NG2 glia

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NG2 glia, or polydendrocytes, are a type of oligodendrocyte precursor cells found in the mammalian central nervous system,[1] which are distinct from astrocytes and oligodendrocytes.[2] They get their name from the expression of NG2 proteoglycan on their surface. NG2 glia are believed to be the precursors of oligodendrocytes, although recent evidence suggests that they may have other distinct functions.[1] NG2 glia are homogeneously present in the grey and white matter. In white matter, they are found along unmyelinated axons [3] as well as myelinated axons, engulfing nodes of Ranvier.[4]

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  1. ^ a b Nishiyama, A.; Komitova, M.; Suzuki, R.; Zhu, X. (2009). "Polydendrocytes (NG2 cells): Multifunctional cells with lineage plasticity". Nature Reviews Neuroscience 10 (1): 9–22. doi:10.1038/nrn2495. PMID 19096367.  edit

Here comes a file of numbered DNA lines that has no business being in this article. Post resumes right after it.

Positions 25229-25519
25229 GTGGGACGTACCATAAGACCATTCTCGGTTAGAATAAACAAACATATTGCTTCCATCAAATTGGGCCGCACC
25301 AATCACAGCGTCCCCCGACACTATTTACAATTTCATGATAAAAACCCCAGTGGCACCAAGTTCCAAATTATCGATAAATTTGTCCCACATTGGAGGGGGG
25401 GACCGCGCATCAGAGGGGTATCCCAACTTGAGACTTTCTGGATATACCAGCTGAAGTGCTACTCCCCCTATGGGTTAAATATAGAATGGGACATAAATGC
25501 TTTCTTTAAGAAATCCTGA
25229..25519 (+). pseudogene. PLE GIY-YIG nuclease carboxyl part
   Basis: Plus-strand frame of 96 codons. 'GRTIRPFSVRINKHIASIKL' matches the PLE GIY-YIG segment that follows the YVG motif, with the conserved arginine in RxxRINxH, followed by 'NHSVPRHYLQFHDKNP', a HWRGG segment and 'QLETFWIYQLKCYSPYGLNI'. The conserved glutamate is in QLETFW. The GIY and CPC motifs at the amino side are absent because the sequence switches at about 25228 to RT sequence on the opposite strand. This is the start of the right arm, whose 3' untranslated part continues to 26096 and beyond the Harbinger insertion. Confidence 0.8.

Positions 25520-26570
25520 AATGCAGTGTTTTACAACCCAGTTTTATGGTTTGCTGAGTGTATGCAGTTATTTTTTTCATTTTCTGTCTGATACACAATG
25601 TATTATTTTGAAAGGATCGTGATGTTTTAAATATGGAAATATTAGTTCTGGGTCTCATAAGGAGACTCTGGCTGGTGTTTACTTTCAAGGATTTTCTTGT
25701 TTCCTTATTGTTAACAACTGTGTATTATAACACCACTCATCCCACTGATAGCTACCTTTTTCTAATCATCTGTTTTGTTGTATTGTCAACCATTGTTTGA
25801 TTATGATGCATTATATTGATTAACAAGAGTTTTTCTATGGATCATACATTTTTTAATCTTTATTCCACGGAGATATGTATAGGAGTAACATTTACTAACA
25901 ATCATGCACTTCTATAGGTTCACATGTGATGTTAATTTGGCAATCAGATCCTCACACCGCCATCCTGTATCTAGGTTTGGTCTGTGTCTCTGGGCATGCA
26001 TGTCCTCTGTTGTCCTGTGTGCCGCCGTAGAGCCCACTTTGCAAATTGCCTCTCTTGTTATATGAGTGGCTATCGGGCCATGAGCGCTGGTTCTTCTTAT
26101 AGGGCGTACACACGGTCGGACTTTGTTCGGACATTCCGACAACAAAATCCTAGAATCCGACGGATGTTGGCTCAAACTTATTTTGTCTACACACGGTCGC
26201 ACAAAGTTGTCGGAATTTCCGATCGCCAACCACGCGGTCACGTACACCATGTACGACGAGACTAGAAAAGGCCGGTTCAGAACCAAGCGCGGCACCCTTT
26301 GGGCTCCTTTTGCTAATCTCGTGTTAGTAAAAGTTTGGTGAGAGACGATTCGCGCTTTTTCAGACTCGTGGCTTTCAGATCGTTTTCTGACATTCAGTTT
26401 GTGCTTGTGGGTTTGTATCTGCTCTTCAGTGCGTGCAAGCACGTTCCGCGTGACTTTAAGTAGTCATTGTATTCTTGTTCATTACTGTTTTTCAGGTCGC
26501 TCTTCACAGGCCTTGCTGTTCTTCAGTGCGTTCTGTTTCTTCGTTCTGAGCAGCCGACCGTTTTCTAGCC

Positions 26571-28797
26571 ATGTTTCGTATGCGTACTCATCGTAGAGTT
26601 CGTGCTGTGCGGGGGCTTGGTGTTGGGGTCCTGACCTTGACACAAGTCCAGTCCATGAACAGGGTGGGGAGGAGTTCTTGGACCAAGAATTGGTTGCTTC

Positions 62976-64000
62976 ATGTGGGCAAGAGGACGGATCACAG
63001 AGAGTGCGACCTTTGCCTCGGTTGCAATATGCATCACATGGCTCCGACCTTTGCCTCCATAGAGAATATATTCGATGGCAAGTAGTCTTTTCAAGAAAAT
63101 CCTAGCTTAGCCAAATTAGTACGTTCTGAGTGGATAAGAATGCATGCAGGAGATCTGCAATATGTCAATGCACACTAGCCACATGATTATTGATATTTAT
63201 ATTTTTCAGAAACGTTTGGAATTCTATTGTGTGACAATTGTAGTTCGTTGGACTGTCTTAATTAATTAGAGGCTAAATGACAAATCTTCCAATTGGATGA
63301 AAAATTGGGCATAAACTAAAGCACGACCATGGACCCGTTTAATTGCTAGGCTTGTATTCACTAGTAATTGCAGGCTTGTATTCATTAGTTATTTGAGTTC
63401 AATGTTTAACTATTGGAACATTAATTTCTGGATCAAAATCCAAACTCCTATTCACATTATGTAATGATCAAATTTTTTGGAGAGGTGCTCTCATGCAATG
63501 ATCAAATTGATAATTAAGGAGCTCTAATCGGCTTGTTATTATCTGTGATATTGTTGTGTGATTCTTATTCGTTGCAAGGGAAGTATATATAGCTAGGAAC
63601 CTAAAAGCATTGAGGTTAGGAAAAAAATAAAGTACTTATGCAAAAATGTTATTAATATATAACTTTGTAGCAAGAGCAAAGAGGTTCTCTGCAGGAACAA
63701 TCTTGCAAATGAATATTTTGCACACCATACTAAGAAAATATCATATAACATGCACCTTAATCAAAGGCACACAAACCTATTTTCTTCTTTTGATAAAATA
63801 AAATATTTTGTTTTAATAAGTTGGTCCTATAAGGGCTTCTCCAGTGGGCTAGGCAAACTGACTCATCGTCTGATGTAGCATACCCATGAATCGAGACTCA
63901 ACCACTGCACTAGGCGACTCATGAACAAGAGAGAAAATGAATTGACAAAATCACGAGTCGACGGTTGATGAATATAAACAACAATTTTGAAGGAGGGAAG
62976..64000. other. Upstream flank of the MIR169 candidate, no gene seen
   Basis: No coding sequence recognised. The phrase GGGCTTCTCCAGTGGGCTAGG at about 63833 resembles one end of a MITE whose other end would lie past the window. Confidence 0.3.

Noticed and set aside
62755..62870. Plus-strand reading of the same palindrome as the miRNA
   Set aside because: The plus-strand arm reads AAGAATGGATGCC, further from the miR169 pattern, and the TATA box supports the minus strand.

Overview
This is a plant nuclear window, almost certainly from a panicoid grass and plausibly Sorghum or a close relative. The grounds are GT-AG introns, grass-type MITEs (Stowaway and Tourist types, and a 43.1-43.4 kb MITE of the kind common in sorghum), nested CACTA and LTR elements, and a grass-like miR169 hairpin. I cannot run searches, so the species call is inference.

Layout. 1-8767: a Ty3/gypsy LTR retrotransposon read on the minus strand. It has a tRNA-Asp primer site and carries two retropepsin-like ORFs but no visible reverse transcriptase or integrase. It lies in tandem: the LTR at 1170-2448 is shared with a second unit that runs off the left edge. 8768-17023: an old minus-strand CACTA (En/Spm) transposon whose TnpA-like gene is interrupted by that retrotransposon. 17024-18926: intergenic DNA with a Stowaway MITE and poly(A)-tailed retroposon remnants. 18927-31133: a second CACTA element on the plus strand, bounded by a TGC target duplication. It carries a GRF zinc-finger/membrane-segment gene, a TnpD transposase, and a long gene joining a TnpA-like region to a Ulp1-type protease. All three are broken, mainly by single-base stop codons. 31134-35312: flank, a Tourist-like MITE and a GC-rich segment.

2. ^ Raff, MC; Miller, RH; Noble, M (1983). "A glial progenitor cell that develops in vitro into an astrocyte or an oligodendrocyte depending on culture medium". Nature 303 (5916): 390–396. doi:10.1038/303390a0. PMID 6304520. 
  3. ^ Ziskin, J. L.; Nishiyama, A.; Rubio, M.; Fukaya, M.; Bergles, D. E. (2007). "Vesicular release of glutamate from unmyelinated axons in white matter". Nature Neuroscience 10 (3): 321–330. doi:10.1038/nn1854. PMC 2140234. PMID 17293857.  edit
  4. ^ Butt, A. M.; Duncan, A.; Hornby, M. F.; Kirvell, S. L.; Hunter, A.; Levine, J. M.; Berry, M. (1999). "Cells expressing the NG2 antigen contact nodes of Ranvier in adult CNS white matter". Glia 26 (1): 84–91. doi:10.1002/(SICI)1098-1136(199903)26:1<84::AID-GLIA9>3.0.CO;2-L. PMID 10088675.  edit